George Martin's contributions were significant, but he was merely polishing the raw stuff the Beatles brought to him.
- Garrett, Nashville, TN
"Wearing a face that she keeps in a jar by the door..." I think that this signifies that when she goes out, she doesn't act like herself. She acts like somebody else. While when she's at home, that is not the case.
- Rachael, -, Canada
I've just been married here in Poland and it's still a very common custom to throw rice at the couple as well as small change and sweets. It took us a few minutes to pick up all of the sweets and money but nobody was interested in collecting the rice. We joked about using a vacuum cleaner as there was nobody to pick it up. Placing dirt on the casket is also practised at funerals.
- Rafa? Kawiorski, Kielce, Poland
I Love This Song. But there is one thing that always confused me? Who Said "Ah! Look at all the Lonley People"?
- Darius, Lancaster, CA
Ian from lethbridge, My friend thought the exact same way! She's still singing 'lonely people'!!! LOL
- Buzz, Hamilton
I remember hearing his song in late 1966 when I was a child, and the effect it had on me. In fact it was the only Beatles song that I can remember from when it actually came out. Like an earlier commentor, I agree that it is a stunning song - along with "A Day in the Life", I would call it the Beatles' most remarkable song. Because we have all heard it so many times it is easy to forget its initial impact.
- Paul, Sacramento, CA
There's a mashup out there of Eleanor Rigby and Kraftwerk, by 2 Many DJs (?). It's the most damned beautiful thing I've ever heard.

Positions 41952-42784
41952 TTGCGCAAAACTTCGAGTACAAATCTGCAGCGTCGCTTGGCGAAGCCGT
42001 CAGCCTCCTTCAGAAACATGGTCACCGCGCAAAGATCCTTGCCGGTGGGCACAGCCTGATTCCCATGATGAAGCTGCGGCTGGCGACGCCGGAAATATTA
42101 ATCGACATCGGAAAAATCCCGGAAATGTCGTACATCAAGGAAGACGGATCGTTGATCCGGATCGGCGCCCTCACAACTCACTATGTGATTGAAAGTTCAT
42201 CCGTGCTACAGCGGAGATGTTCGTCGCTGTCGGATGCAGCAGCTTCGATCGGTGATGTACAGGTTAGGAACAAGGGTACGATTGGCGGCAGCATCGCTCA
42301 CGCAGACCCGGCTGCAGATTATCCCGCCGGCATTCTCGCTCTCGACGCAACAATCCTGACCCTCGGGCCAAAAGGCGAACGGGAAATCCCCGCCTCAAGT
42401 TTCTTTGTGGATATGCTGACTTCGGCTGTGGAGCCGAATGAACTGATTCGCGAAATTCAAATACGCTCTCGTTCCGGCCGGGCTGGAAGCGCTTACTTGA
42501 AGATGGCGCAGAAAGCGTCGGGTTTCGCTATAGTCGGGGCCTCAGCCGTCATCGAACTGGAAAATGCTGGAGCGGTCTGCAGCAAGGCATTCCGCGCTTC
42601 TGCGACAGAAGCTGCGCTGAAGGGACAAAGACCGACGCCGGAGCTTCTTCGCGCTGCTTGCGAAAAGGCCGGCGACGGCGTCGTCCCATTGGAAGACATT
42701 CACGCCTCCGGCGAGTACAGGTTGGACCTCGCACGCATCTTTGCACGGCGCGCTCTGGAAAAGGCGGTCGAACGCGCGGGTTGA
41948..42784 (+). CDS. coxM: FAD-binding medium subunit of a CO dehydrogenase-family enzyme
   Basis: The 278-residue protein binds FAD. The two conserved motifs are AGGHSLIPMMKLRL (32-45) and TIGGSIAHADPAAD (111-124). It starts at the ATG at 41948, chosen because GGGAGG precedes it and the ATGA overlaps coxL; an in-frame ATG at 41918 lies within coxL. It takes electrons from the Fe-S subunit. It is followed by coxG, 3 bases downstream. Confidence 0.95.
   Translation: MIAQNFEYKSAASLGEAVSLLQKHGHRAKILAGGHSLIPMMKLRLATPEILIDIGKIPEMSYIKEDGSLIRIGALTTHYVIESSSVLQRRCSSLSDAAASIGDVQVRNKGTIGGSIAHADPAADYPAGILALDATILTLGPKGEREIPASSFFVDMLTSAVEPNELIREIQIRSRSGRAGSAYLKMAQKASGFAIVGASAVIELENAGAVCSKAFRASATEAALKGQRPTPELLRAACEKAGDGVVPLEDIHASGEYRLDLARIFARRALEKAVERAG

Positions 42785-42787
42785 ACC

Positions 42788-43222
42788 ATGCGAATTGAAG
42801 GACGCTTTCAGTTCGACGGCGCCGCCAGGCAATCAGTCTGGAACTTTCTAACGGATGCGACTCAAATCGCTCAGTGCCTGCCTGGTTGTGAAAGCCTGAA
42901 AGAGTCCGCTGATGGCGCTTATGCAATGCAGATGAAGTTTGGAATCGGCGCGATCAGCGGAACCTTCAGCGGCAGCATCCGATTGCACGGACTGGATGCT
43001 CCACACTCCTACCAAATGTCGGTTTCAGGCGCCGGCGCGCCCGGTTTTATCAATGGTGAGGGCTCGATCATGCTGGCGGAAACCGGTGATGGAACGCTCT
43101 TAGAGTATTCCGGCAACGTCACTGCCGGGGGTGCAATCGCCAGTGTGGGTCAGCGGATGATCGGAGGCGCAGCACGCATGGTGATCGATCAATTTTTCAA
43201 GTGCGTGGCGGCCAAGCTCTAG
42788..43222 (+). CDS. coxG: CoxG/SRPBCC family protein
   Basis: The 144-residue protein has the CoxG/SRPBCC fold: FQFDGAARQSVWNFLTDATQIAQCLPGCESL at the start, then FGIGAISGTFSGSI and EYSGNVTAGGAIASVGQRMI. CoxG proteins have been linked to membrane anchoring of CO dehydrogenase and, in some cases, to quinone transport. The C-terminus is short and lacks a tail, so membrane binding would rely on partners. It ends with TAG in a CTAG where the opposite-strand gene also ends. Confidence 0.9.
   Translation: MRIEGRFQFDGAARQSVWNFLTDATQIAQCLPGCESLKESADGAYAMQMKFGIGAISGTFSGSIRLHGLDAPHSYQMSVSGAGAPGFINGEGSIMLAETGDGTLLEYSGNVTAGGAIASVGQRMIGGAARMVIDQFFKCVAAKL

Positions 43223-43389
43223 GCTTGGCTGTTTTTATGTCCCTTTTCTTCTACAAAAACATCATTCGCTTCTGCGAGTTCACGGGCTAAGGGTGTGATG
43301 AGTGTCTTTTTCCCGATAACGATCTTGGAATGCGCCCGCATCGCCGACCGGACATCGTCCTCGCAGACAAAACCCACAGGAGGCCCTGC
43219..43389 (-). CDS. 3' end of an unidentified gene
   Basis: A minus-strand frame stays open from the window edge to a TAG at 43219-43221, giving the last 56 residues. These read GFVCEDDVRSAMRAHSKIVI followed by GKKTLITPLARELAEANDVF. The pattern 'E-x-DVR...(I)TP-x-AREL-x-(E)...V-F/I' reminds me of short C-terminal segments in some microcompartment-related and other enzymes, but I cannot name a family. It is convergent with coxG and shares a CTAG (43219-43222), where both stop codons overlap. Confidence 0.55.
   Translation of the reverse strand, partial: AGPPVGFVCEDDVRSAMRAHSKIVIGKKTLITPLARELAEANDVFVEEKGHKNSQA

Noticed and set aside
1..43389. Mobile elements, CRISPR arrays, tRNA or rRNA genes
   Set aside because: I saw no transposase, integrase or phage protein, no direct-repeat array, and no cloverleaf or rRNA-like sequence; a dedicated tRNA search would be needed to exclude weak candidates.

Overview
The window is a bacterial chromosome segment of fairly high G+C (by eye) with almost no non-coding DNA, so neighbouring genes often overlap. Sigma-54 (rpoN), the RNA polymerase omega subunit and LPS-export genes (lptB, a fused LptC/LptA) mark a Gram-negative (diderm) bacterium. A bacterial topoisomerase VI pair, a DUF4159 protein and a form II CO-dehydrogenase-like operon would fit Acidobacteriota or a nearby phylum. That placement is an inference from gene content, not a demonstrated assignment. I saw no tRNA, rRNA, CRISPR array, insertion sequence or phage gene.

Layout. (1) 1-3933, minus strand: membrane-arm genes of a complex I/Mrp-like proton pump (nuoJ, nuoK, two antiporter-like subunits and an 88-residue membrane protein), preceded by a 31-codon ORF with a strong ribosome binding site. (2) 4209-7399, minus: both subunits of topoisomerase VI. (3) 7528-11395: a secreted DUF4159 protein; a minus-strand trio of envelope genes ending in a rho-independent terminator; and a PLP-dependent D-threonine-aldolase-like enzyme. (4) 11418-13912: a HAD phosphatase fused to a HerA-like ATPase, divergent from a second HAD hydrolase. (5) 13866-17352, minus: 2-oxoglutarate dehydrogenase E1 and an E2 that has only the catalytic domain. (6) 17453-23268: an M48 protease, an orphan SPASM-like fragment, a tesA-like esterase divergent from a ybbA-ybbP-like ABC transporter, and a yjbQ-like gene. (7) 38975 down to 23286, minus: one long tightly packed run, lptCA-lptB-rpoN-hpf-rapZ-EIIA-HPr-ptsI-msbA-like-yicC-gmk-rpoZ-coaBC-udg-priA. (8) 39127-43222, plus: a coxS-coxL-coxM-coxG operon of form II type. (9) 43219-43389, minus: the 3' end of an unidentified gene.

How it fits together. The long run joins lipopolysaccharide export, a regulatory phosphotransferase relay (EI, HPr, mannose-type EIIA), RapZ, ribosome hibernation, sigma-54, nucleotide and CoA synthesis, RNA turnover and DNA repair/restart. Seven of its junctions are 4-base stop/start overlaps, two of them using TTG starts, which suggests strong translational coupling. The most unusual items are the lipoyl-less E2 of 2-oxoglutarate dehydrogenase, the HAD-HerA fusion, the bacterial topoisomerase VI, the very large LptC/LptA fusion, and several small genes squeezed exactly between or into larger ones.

- Pete, NY, NY
This was actually composed by George Martin,the Beatles producer. Paul had intended the song to be guitar, bass, and drums,but Mr. Martin felt that it would be better his way. George Martin was very influencial in the direction many of their songs took, and his unofficial title was the "fifth Beatle".
- Scott, Chattanooga, TN
i hate how people here are saying things about the song as if everything you said was fact.
say that its your interpratation not
"this song IS about"
its kinda concited sounding.
- john, williamstown, NJ
too many people seem to be unimformed as to the origins of the rice throwing tradition so here it is.

back in the old superstitious days people thought demons flocked to events such as weddings to feed upon all the happiness of the people, so they would throw rice to distract he demons.
people stopped believing in the traditions but habits die hard.
however after people had been "wounded" it ceased
- john, williamstown, NJ
Paul compsed this song in a different manner than he was accustomed to. He did it at the piano with only the notes, the difference is that he usually composes with full chords. He also noted that "You Won't See Me" was composed in the same manner-picking notes rather than playing chords.
- Brian, Sydney, Canada
W.H Auden's poem 'miss gee' really reminds me of this song. I was wondering if the Beatles were ever inspired by the poem
- Chitra, Bangalore, India